6. Drink something calming. This is another use for chamomile and lavender. Ingesting them in the form of hot or cold tea calms mind and body. Carry a thermos of hot or iced tea with you to have on hand when you need it. Also, plain water is helpful, too. It regulates the body's systems, hydrates even the brain, and restores wellness.
  7. Play a matching game. This is a great way to use all of your senses to draw your attention away from a panic attack and stop it in its tracks. One sense at a time, notice something and associate it with something positive in your life. For example, you might tell yourself, "I hear traffic, and it reminds me of the time my partner and I went to the city."
  8. Don't berate yourself. When we're in the throes of a panic attack, we tend to blame ourselves, talk down to ourselves with harsh labels, or tell ourselves that we shouldn't be having a panic attack. This negative self-treatment doesn't reduce anxiety or panic, and actually makes it worse. Instead, let yourself and the situation simply be without judgment, or talk encouragingly to yourself. Do panic attacks set in before meetings at work, for example? Rather than belittling yourself for this, acknowledge that you made it to work and that you're doing certain aspects of your job very well.


Panic attacks are awful experiences. Using any or all of these eight strategies will help you stop a panic attack in its tracks.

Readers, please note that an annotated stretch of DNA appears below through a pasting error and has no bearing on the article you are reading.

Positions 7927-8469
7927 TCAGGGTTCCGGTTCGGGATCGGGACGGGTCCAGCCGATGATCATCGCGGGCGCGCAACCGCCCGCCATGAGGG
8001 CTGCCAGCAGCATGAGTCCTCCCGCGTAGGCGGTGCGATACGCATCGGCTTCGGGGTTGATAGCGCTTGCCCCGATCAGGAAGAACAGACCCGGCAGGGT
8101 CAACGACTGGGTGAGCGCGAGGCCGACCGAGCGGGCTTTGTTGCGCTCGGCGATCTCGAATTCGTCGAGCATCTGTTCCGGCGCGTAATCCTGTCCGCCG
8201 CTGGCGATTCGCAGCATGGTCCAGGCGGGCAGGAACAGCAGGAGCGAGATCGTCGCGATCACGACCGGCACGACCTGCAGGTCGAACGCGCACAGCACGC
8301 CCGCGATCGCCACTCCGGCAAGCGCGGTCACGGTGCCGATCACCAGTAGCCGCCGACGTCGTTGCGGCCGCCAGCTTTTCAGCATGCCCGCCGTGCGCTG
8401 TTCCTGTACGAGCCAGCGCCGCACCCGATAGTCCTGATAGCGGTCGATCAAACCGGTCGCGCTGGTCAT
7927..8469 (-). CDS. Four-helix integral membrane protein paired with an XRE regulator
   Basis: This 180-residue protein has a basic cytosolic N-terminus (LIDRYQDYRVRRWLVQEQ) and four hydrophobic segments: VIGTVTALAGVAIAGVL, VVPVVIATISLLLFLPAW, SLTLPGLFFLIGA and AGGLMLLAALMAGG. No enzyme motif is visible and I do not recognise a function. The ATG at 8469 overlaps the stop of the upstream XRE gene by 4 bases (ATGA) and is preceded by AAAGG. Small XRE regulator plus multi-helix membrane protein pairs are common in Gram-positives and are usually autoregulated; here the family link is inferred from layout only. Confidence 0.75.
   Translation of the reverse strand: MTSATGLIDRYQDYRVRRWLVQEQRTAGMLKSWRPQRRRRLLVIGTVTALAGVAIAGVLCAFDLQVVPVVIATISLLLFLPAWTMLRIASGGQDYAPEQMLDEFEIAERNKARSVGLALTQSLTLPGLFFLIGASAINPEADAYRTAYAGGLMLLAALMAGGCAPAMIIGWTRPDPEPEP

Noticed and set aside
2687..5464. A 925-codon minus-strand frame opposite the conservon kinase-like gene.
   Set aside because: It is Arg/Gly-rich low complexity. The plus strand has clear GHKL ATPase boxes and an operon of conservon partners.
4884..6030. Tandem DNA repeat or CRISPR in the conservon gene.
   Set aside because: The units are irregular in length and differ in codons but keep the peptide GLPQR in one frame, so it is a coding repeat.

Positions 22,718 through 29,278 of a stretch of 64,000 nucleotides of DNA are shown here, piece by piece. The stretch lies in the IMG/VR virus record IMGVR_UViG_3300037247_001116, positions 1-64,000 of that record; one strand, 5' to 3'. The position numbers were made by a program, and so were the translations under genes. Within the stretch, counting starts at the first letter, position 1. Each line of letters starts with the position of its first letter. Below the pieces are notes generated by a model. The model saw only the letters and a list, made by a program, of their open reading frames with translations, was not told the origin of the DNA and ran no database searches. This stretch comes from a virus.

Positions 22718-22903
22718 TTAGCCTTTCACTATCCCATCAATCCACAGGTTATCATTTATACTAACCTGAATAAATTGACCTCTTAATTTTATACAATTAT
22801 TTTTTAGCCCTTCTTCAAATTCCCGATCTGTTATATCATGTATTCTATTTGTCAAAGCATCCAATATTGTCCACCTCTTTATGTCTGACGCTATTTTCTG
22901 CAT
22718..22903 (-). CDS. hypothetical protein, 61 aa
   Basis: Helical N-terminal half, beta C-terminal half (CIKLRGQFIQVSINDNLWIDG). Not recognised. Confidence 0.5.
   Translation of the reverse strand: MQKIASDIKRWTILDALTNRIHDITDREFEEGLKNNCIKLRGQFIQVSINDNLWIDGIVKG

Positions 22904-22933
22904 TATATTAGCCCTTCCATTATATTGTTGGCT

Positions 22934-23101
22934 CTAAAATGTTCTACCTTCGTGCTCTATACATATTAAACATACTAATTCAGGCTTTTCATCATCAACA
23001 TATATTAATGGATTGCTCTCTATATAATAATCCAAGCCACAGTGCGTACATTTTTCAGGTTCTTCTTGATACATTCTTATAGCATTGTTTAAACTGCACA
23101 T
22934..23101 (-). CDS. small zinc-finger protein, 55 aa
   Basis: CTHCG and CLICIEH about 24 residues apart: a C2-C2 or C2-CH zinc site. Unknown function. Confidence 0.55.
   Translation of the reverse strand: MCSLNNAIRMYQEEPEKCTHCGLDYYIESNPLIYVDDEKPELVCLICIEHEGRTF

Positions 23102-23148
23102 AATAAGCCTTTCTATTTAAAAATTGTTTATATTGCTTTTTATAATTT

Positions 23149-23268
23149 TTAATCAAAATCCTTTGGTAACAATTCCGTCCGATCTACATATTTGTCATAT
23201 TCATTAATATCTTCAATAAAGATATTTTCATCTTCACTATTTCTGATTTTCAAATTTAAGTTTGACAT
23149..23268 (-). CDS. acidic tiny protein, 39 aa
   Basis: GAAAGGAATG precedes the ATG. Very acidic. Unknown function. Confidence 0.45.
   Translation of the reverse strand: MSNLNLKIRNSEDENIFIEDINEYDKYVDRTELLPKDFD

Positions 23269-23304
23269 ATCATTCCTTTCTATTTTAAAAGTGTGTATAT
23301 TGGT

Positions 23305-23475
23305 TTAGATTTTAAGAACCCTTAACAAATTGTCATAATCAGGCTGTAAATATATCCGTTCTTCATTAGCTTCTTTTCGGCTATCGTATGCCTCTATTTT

Let's connect. I blog here. Find me on Facebook, Twitter, LinkedIn, Instagram, and Pinterest. My mental health novels, including one about severe anxiety, are here.

APA Reference
Peterson, T. (2016, August 25). Eight Ways to Stop a Panic Attack in its Tracks, HealthyPlace. Retrieved on 2024, June 22 from

Author: Tanya J. Peterson, MS, NCC, DAIS

Tanya J. Peterson is the author of numerous anxiety self-help books, including The Morning Magic 5-Minute Journal, The Mindful Path Through Anxiety, 101 Ways to Help Stop Anxiety, The 5-Minute Anxiety Relief Journal, The Mindfulness Journal for Anxiety, The Mindfulness Workbook for Anxiety, and Break Free: Acceptance and Commitment Therapy in 3 steps. She has also written five critically acclaimed, award-winning novels about life with mental health challenges. She delivers workshops for all ages and provides online and in-person mental health education for youth. She has shared information about creating a quality life on podcasts, summits, print and online interviews and articles, and at speaking events. Tanya is a Diplomate of the American Institution of Stress helping to educate others about stress and provide useful tools for handling it well in order to live a healthy and vibrant life. Find her on her website, Facebook, Instagram, and Twitter.

Sheila Bergquist
August, 27 2016 at 2:42 am

Such a great list. There are several new ones I've never heard before and I think they would help me. Thanks!

In reply to by Anonymous (not verified)

August, 29 2016 at 7:37 pm

Hi Sheila,
That's great! I'm happy that my list contained some fresh ideas. Thanks for your comment. :)

August, 26 2016 at 7:15 am

I found that recognizing that a panic attack is coming helps. Stay calm and walk, as you say, has helped offset a full attack. My first signs are light headedness and numbness of the fingers. Then comes the rapid heart rate and sweating. Focusing that one is coming and staying calm usually diverts the attack to just a smaller level of sweat and dizziness that goes away in minutes.